“I looked for pleasure, beauty, and truth not in Him but in myself and in His other creatures, and the search led me instead to pain, confusion, and error. My God, in whom is my delight, my glory and my trust, I thank you for your gifts and beg you to preserve and keep them for me. Keep me, too, and so your gifts will grow and reach perfection and I shall be with you myself, for I should not even exist if it were not by your gift.” (I.20)

Questions for reflection:

  1. In what area of my life have I remained selfish, turned inward toward self, rather than outward toward God?
  2. What do I need to do in order to get rid of childish habits (cf. 1 Cor. 13.8-11) and grow more fully in love, both towards God and toward others?

Up next time: we will begin Book II, which goes into more detail regarding Augustine’s younger and teen years. We will go through the next several chapters at a faster pace so as not to get too repetitive, and some of them may be skipped, although the main ideas will still be expressed. That said, even if I don’t post about every chapter, I will be reading them (as should you). Pax.

This is part of a continuing series, Companions on the Journey, which travels along with a particular companion in the spiritual life, one of the great saints, in order discover how some of their writings might be applicable to our everyday lives. Currently, we are traveling with Augustine of Hippo through his work, Confessions. You can take a look at previous posts in the series or read the introduction.


Pic of the Week



Peculiar Galaxies of Arp 273

This week’s photo, from NASA, we see two galaxies experiencing a close encounter:

The spiky stars in the foreground of this sharp cosmic portrait are well within our own Milky Way Galaxy. The two eye-catching galaxies lie far beyond the Milky Way, at a distance of over 300 million light-years. Their distorted appearance is due to gravitational tides as the pair engage in close encounters. Cataloged as Arp 273 (also as UGC 1810), the galaxies do look peculiar, but interacting galaxies are now understood to be common in the universe. In fact, the nearby large spiral Andromeda Galaxy is known to be some 2 million light-years away and approaching the Milky Way. Arp 273 may offer an analog of their far future encounter. Repeated galaxy encounters on a cosmic timescale can ultimately result in a merger into a single galaxy of stars. From our perspective, the bright cores of the Arp 273 galaxies are separated by only a little over 100,000 light-years. The release of this stunning vista celebrates the 21st anniversary of the Hubble Space Telescope in orbit.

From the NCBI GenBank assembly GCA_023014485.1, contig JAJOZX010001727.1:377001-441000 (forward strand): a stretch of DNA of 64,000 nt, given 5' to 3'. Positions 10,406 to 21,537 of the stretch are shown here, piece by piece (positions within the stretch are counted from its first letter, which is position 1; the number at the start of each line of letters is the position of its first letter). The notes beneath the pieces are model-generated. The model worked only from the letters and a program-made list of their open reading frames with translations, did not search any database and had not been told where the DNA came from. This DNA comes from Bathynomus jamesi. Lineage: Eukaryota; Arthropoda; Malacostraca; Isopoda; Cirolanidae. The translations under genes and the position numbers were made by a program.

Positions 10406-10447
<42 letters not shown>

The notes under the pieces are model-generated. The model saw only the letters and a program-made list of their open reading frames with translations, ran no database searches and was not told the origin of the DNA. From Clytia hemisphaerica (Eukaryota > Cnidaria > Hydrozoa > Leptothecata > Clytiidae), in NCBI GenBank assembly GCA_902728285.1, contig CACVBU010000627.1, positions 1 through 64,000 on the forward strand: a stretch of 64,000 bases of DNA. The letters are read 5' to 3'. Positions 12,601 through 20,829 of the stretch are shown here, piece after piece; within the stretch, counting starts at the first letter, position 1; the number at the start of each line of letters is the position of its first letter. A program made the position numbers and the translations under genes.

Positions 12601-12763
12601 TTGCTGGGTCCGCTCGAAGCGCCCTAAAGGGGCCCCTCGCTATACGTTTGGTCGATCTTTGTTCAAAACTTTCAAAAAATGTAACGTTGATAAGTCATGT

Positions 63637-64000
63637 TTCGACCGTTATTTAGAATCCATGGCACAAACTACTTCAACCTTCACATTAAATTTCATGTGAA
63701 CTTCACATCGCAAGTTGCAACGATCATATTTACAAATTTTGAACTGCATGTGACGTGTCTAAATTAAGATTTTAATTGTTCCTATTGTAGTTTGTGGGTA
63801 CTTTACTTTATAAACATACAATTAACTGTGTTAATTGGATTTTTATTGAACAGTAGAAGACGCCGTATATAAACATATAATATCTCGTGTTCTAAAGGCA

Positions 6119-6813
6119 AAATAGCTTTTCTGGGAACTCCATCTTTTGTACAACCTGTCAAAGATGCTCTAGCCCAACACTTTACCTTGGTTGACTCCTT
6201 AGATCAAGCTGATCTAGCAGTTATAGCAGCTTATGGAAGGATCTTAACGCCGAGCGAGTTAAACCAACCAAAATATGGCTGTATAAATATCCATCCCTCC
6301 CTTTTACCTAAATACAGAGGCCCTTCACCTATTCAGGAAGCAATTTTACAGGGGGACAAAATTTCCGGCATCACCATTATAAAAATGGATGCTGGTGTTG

With all the talk of gravitational waves and black holes recently, I thought this was an interesting specimen. See the original here.

Wanna understand the world? Study Theology.

I just came across this video from Audrey Assad. Beautiful rendition of a classic hymn. I will give you a bit to listen.

One of the most blessed experiences I have had since coming to seminary is the opportunity to study the faith on a level I never imagined possible. There are some courses where I come out of each and every session with my mind blown, giving thanks to God for His creation and work in salvation, praying that I might be able to grasp even a fraction of this wonder. I am certainly not the best student: I procrastinate for sure, and could always work a bit harder, but the privilege of being able to take time to study these mysteries is a reality that is not lost on me, and I realize that I will likely never have it at any other time in my life.

Case in point: almost every single word in the above song takes on more weight, extra meaning. Studying scripture and theology has had a more profound effect on my own faith, how I view myself, and how I view the world around me, whether in terms of science, morality, or relationally, just to name a few, than I can possibly fathom.

Thank you Lord.

But you do not have to be in seminary or get a Master’s degree in theology to have this experience! We all have the opportunity to deepen our faith, to study, and reflect. He calls us all into a more profound understanding of His love. Whether you are taking 17 units in graduate theology, or simply want to start reading a single book, the opportunity is there. Read the daily mass readings. Make a commitment to read a little scripture each day. Pick up a book by a classic author or saint. Even if you only have a few minutes, take the time each day to study, to pray, to reflect. I promise that you will not be disappointed.

To God be the Glory.